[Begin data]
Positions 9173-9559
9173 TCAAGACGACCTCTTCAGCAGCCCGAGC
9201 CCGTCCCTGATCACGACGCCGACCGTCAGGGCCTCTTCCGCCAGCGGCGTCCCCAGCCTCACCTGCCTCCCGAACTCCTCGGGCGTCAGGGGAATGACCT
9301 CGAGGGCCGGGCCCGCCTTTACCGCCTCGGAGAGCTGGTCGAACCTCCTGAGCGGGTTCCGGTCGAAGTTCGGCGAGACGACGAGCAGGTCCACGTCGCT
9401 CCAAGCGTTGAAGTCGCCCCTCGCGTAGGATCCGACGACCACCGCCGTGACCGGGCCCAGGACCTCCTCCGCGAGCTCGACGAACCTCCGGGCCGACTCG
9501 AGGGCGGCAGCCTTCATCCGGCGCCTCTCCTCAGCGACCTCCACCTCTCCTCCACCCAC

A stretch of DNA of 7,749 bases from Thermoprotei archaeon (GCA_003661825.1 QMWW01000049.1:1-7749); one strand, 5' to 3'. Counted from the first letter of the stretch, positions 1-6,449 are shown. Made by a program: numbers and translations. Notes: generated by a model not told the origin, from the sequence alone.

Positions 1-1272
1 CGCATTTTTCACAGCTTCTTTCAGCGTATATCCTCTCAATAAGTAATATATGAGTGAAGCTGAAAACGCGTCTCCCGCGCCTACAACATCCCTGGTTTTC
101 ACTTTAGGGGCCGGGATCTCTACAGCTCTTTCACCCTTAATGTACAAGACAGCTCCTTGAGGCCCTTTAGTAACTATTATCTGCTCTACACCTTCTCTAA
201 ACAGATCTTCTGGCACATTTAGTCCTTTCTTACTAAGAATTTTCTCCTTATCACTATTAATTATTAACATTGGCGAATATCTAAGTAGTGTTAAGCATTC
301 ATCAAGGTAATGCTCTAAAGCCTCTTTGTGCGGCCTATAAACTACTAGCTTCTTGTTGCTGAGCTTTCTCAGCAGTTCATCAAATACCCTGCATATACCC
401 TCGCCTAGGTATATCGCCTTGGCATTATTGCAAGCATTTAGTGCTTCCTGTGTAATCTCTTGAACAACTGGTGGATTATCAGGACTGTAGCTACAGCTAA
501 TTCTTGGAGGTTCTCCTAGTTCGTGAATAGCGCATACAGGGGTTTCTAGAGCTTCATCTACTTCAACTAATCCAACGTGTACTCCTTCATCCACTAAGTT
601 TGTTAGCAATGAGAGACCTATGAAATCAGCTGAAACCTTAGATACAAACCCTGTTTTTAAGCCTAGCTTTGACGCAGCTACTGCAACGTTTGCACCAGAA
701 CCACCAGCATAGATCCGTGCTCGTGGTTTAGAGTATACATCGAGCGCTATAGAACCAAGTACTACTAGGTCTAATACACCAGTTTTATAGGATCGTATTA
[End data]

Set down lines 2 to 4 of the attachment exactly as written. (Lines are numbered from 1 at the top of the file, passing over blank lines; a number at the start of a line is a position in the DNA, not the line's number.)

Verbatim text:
9173 TCAAGACGACCTCTTCAGCAGCCCGAGC
9201 CCGTCCCTGATCACGACGCCGACCGTCAGGGCCTCTTCCGCCAGCGGCGTCCCCAGCCTCACCTGCCTCCCGAACTCCTCGGGCGTCAGGGGAATGACCT
9301 CGAGGGCCGGGCCCGCCTTTACCGCCTCGGAGAGCTGGTCGAACCTCCTGAGCGGGTTCCGGTCGAAGTTCGGCGAGACGACGAGCAGGTCCACGTCGCT